Table 4 includes the types of methods which are relevant to the student's possibility of adapting studies to their preferences and possibilities. The lecturers indicate that they use individual assignments often or very often. More than 90% of Biology lecturers and Public Health lecturers indicate that they often or very often use individual assignments. It is worth noting that only two out of three Chemistry lecturers indicate the same level, despite the fact that these lecturers indicate that learning is an individual process to a large extent.

3.3

Table 4 - Use of student study groups in teaching as indicated by lecturers in 10 subjects

The extent of the use of student groups at local study centers largely depends on the type of course. Some courses are advertised so that applicants can find out about a course and apply to their local study centers by using a specific application code. Half the Nursing lecturers indicated that they use this type of student group often or very often. Half the English lecturers are using geographical cross-study groups. This is probably related to the fact that they are the lecturers who use (individual) web conferencing technology to a larger extent than other lecturers. The same proportion of these English lecturers lets the students use their own discussion forums for students groups in the learning management system.

One in three Biology and Computer Sciences lecturers provides the opportunity for students to study at their own pace. The choice of whether to or not work in a group was named to the greatest extent in Mathematics (38%).

Formative assessment can be understood to represent different things. Although the assessment could be well defined conceptually, both the realization and follow-up can differ greatly. In any case, formative assessments were extensively indicated by the Biology lecturers. Two of three Public Health lecturers of indicate that they use learning management systems (“LMS” in Table 5) to conduct course evaluations. A larger proportion, three of four, Psychology lecturers indicate that they use a course evaluation tool outside the learning management system (see Table 5 below).

3.4

Table 5 - Methods of assessments and course evaluations in teaching as indicated by lecturers in 10 subjects

Lecturers were asked to state the extent to which they use tests and examinations, in addition to which forms of these they use (Table 6). From a total of 10 subjects, the most frequent response was take-home exam followed by exam at the university. A total of 77% of Psychology lecturers stated that they used the take-home examination often or very often. Eighty percent of Mathematics lecturers indicated that they used exams at the university often or very often. This can be compared to the result that only a few Pedagogy lecturers indicated that they used exams at the university. A larger proportion of Pedagogy and English lecturers than those of other subjects indicated that they use portfolio examinations instead (54% and 58%).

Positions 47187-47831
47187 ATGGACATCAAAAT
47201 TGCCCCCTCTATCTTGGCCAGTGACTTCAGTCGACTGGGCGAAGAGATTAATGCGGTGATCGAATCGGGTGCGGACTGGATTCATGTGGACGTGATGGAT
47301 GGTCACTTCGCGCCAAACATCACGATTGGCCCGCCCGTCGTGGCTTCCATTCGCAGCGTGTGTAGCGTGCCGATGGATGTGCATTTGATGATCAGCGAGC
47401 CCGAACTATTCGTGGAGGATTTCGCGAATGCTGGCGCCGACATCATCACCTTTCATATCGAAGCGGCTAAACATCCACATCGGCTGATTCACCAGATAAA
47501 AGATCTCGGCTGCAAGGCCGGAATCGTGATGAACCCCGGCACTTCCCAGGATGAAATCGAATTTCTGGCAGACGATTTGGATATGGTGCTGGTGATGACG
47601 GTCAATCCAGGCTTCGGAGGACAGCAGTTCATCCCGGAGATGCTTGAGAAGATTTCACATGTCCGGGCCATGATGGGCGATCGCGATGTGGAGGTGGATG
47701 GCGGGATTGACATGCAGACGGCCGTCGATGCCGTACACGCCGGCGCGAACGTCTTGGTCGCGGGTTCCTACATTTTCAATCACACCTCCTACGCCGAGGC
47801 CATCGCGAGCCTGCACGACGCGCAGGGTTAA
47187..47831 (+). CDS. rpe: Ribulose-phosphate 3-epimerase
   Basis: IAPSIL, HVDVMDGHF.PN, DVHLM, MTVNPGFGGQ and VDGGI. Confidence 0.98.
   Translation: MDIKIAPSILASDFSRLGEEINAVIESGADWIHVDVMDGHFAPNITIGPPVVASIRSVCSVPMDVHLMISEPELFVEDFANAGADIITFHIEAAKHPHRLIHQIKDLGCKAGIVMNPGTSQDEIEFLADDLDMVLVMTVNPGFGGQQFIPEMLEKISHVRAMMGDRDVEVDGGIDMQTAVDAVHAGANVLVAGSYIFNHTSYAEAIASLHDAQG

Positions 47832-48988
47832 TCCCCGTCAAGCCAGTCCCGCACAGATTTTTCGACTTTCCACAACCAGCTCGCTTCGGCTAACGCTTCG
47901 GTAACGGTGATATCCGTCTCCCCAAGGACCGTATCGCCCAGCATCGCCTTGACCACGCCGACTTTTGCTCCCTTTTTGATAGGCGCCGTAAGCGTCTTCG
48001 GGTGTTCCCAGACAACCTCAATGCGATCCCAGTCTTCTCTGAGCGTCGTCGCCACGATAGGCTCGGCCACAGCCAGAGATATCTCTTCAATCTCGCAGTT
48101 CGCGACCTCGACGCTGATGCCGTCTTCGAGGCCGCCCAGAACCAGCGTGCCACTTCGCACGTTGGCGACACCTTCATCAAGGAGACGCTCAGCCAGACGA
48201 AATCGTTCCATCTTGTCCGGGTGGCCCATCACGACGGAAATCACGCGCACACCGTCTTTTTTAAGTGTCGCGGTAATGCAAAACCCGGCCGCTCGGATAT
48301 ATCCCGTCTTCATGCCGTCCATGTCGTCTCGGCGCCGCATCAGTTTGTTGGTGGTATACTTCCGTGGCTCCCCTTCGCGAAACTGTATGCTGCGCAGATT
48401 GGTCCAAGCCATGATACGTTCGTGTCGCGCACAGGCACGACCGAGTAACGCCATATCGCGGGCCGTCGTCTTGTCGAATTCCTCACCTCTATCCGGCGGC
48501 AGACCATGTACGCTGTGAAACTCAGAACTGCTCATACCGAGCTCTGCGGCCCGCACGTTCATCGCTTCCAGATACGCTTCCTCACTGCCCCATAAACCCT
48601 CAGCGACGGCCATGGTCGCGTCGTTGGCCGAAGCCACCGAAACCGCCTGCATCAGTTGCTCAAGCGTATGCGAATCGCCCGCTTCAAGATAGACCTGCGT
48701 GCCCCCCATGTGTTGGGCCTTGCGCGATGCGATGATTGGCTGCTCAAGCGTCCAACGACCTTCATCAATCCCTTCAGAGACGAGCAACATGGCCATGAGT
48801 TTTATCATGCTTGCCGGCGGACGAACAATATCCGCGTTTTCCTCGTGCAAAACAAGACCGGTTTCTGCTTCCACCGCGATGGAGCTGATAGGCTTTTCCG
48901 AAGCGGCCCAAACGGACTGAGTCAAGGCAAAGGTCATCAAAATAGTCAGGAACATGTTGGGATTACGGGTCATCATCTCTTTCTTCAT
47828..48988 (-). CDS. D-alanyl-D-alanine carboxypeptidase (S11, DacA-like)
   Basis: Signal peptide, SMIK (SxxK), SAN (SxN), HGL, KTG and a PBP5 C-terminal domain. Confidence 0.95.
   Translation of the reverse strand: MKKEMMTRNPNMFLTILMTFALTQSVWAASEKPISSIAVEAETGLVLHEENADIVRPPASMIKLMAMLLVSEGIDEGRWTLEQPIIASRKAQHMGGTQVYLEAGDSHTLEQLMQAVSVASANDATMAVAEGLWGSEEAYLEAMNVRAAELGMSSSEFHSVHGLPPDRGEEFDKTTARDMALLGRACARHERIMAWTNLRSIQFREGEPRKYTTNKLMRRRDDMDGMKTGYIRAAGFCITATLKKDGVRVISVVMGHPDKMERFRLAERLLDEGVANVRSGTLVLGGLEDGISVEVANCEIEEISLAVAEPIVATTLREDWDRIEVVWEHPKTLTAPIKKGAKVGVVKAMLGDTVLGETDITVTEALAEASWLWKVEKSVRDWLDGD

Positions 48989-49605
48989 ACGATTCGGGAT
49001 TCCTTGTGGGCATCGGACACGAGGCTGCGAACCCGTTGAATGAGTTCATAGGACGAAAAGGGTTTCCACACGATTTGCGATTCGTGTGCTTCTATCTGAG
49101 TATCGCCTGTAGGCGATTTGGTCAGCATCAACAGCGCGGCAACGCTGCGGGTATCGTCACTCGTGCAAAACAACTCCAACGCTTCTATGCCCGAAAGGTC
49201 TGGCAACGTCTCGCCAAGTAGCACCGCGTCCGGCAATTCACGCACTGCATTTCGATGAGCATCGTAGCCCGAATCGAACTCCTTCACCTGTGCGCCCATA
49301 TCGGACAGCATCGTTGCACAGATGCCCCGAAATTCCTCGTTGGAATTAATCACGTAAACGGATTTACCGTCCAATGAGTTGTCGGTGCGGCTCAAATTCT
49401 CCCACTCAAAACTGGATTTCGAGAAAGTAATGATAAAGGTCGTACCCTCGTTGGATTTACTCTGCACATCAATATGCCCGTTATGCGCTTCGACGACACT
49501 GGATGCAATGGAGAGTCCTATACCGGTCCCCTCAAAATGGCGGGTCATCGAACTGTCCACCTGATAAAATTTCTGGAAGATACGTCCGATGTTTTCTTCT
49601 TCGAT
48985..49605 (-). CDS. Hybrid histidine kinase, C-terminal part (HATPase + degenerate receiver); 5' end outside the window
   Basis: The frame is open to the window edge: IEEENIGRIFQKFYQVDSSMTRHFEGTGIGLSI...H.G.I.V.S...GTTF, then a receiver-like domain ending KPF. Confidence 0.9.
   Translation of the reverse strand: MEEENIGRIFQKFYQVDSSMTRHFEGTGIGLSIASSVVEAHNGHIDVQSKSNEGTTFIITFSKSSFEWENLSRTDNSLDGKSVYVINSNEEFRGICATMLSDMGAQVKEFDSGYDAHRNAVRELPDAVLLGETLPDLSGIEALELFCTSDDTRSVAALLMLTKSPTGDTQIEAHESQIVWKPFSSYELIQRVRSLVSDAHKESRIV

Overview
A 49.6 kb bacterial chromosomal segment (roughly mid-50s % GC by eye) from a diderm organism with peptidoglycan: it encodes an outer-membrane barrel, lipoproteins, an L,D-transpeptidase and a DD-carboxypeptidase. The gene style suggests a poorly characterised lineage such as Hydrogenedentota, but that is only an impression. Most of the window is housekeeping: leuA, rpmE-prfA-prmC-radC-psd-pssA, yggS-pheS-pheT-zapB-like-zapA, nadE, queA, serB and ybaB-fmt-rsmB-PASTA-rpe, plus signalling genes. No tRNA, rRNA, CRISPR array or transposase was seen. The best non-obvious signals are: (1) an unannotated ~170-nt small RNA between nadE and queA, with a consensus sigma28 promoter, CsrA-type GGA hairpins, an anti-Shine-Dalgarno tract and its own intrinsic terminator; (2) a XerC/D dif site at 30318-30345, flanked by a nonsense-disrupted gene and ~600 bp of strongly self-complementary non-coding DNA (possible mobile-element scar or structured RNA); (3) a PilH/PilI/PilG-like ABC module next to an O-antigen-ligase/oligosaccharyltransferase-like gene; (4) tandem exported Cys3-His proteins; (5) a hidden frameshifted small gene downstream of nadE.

3.5

 

Table 6 - Examinations in teaching as indicated by lecturers in 10 subjects

Exam opportunities at local study centers exist in most subjects, albeit on a small scale, whereas alternative forms of examinations are little used. Only one in five lecturers in Computer Sciences indicate that they let students choose the examination form often or very often, which was even more unusual in other subjects. Self correcting tests, for example, in the learning management system, as well as self-assessment or diagnostic tests online in the learning management system, were used on a small scale (see Table 6).

 

Conclusion

In order of frequency of use, the lecturers´ main uses of ICT in this study are distribution of material, communication, administration, evaluation and examination.  The results show similarities at the department and faculty levels, but indicate that the lecturers in the 10 subject areas differ considerably according to their use of ICT and their conceptions of learning. We can assume that these differences are the result of many factors, which are specific to individual lecturers, subjects, faculties and other external variables. The possibilities of recruiting new students and well-established cooperation with local study centers could also have shown an influence. We also noticed that the lecturers were asked to state the extent to which they use the tools. This method, and the assumption that the lecturers interpret the concepts used in the questionnaire differently, should be taken into account. The question of whether this difference is due to subject traditions or something else is a delicate one to comment on. Some indications, however, are given by lecturers' conception of learning.

It is interesting to compare Pedagogy lecturers with Computer Science lecturers of. Pedagogy lecturers have indicated to a relatively high degree that “Learning is a process between people”, “Learning has to do with feelings” and that “Learning is a cultural and historical process”, while lecturers in Computer Sciences have indicated relatively low values for these characterizations of learning. The Biologylecturers indicated to a high degree that “Learning is an individual process” and to a low degree that “Learning is a process between people”. But at the same time, they indicate to a low degree that “Learning has to do with thinking”. It is noteworthy that the English lecturers´ indicate to a high degree that “Learning has to do with thinking” and to a relatively low degrees that “Learning is a process between people”.